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Renewal offers a vision for a Tory workers’ budget

11 March 2014

11:47 AM

11 March 2014

11:47 AM

How can the Tory party broaden its appeal? Renewal, a group founded to do just that offered its answer at a packed Westminster pub yesterday evening. With just eight days to George Osborne’s 2014 budget, Robert Halfon MP and Renewal’s David Skelton offered their vision of a ‘workers’ budget for the Workers’ Party.’

Arguing that ‘what happened in Scotland [to the Conservative party] is slowly happening in the North’, Halfon outlined why he believes the Conservative Party needs to change its narrative, mission and structures to go beyond its traditional reach, particularly with working class and ethnic minority voters. Firstly, to address the Conservative party’s lack of a ‘moral mission’, a narrative should be crafted around the ‘aspiration’ theme — as opposed to the ‘safety net’ of Labour — to sell the party’s policies aimed at helping people get into work; and those who are already in work, improve their lives.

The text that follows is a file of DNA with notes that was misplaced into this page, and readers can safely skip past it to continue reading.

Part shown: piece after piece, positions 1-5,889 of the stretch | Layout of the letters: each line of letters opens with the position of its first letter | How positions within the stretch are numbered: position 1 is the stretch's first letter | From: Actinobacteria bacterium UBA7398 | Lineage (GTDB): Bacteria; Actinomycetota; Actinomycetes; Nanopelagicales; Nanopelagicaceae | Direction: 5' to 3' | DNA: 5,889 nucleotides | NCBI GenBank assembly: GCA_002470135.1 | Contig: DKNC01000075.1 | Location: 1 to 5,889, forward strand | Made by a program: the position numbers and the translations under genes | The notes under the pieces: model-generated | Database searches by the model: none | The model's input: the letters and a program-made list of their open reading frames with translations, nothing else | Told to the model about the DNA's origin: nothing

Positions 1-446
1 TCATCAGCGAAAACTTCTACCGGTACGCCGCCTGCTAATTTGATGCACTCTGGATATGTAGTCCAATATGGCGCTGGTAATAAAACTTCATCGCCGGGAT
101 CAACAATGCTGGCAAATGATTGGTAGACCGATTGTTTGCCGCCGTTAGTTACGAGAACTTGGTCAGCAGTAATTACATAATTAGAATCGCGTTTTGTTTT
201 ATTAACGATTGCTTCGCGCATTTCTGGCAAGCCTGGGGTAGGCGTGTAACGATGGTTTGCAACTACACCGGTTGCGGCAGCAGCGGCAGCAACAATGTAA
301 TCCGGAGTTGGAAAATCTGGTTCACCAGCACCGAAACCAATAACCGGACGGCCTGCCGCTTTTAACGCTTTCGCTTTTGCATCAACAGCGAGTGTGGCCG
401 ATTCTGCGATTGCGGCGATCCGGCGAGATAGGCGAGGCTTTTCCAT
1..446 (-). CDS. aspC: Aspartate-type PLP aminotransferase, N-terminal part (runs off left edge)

Tied into this, Halfon also proposed changing the party’s logo to a ladder, with hands at the bottom, to signify aspiration with guidance. Renewal even believes there is a case for renaming the Conservative Party to ‘The Workers’ Party’ — so those who feel sympathetic to the party’s policies but not the brand, are no longer embarrassed to vote Conservative. If the Tories don’t change their name, Halfon warned ‘we’re going to be in serious trouble in so many parts of the country because our brand has become so tarnished.’ And to grow the party further, Halfon suggested lowering membership fees to £1 and offering a free fuel card as an incentive to join. He stressed that a party in 2014 needs to ‘offer more than just a letter and begging requests for money’.

Halfon was not the only MP present; Damian Green, Mark Prichard and Tim Loughton were listening intently to his proposals. Although Renewal has had successes with its campaign for a rise in minimum wage and fuel duty freeze, and Halfon acknowledged the party is moving in the right direction, it’s unlikely the Tory party will be looking to change its name or logo anytime soon. But all of the ideas proposed by Renewal target a very real problem — the Conservative party needs to adapt and find new voters somewhere, somehow. Few others are offering such a consistent vision for doing that.

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